Secondly, we learn that tough times are not a mistake that always has to be prayed against and fixed. In God’s providence, he both allows and intentionally sends affliction and suffering to us, to enhance our relationship with him. In this text, the psalmist admits that he used to stray off before he was afflicted, but now he keeps God’s instructions (67). In fact, he confesses “It was good for me to suffer, so that I might learn your statutes” (71). The tough times in our lives are not evidence of a lacking or flawed relationship with God. In fact, they may be evidence that we are closer to God than ever!
Thirdly, tough times do sometimes come to us because we are not as close to God as we pretend to be. The psalmist admits that God was trying to get him to follow his instructions more closely, and it took a period of affliction and suffering to get through to him. For any relationship to be harmonious, you must live by the rules of the relationship. The disciple in Psalm 119 could have said “I have faith in God, and that should be enough.” But he did not. After a period of suffering affliction, he came to realize that his faith in God is reflected when he obeys God’s word. Our relationship with God is a covenant relationship. God’s side of the covenant stipulates that he protect us and provide for us. Our side of the covenant stipulates that we believe him and obey his commands. We are saved by faith alone, but that faith is never all alone. It produces obedience, but sometimes it needs a little help from affliction to do so.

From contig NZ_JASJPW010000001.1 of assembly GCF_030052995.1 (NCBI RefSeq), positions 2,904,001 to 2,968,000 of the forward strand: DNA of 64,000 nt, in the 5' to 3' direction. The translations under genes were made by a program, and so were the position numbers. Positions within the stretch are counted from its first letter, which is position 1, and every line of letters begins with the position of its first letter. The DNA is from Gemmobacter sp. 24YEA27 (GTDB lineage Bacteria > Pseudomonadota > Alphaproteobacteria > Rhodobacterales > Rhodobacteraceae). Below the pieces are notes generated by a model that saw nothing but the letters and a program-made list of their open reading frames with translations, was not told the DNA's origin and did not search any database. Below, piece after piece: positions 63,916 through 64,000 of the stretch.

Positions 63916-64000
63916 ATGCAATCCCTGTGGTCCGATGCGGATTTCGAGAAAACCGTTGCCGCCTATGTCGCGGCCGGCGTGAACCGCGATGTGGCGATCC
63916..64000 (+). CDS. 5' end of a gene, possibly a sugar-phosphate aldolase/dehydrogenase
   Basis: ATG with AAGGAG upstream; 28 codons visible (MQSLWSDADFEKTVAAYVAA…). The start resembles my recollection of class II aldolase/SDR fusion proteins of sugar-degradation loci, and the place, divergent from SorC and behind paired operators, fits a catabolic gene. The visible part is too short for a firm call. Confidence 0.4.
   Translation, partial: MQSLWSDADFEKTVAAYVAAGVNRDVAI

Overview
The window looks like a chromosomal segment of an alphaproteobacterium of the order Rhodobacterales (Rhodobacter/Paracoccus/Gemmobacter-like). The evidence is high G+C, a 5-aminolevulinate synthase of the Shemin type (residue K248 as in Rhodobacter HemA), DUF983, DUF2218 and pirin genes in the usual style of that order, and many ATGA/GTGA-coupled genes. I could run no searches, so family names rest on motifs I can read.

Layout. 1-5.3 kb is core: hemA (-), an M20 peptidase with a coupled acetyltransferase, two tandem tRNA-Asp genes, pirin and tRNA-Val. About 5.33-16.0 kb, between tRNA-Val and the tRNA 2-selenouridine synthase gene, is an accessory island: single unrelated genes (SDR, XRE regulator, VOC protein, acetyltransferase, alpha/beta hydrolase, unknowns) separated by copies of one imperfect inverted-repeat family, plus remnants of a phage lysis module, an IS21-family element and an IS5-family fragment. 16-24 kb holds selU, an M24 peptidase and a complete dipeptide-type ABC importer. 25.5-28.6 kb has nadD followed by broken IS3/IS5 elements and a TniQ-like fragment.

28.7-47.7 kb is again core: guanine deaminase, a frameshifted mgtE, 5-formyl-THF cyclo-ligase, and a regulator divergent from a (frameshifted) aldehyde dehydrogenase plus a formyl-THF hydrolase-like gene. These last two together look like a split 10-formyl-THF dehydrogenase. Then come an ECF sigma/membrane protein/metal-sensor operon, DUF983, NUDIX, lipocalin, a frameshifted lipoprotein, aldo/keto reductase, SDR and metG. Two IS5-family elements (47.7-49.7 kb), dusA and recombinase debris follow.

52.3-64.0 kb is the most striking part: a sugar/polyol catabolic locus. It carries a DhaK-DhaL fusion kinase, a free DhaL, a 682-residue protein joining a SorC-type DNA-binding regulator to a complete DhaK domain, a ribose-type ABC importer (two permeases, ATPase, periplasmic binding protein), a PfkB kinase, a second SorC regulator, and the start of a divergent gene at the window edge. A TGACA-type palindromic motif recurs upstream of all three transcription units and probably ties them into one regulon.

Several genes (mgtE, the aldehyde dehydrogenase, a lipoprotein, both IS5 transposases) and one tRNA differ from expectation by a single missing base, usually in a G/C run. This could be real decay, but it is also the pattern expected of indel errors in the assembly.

God’s purpose is always the obedient relationship, never the suffering itself. He is not glorified by the suffering of his creatures – not now, and certainly not in eternity. There are some who believe that God will take all those who reject his salvation and put them in a place where they must suffer for eternity, and that this somehow enhances God’s glory. If he were to do that, it would not increase his glory. It would do the opposite: it would bring him eternal shame. It would be an everlasting reminder of rebellion that he could not put down, of sinners that he could not destroy. That is not how the story ends for sin. Those who refuse a relationship with God will experience “eternal destruction,”17 not simply eternal separation and suffering.
There is a place in God’s plan for suffering. Believers sometimes suffer in order for us to get closer to God, for our relationship with him to be refined as if by fire.18 Unbelievers will suffer when they are judged and punished for their sins, until they pay the ultimate price for their rebellion – the second death.19 But God does not intend any suffering to last forever. In the end, his holiness and goodness and joy will survive after all the pain and sorrow and suffering has passed away.
More Devotional Thoughts
- Psalm 119:17,58.
- Psalm 119:25,41,107,116,154,170.
- Psalm 119:28,76,172.
- Psalm 119:38,74,169.
- Psalm 119:133.
- Psalm 119:9,101,158.
- Psalm 119:42.
- Psalm 119:65.
- Psalm 119:81,82,123.
- Psalm 119:148,162.
- Psalm 119:16.
- Psalm 119:89,160.
- Psalm 119:105.
- Psalm 119:114.
- Psalm 119:140,160.
- Tet is the letter of the Hebrew alphabet that each line in this section of Psalm 119 begins with.
- 2 Thessalonians 1:9.
- 1 Peter 1:7.
- Revelation 2:11; 20:6,14; 21:8.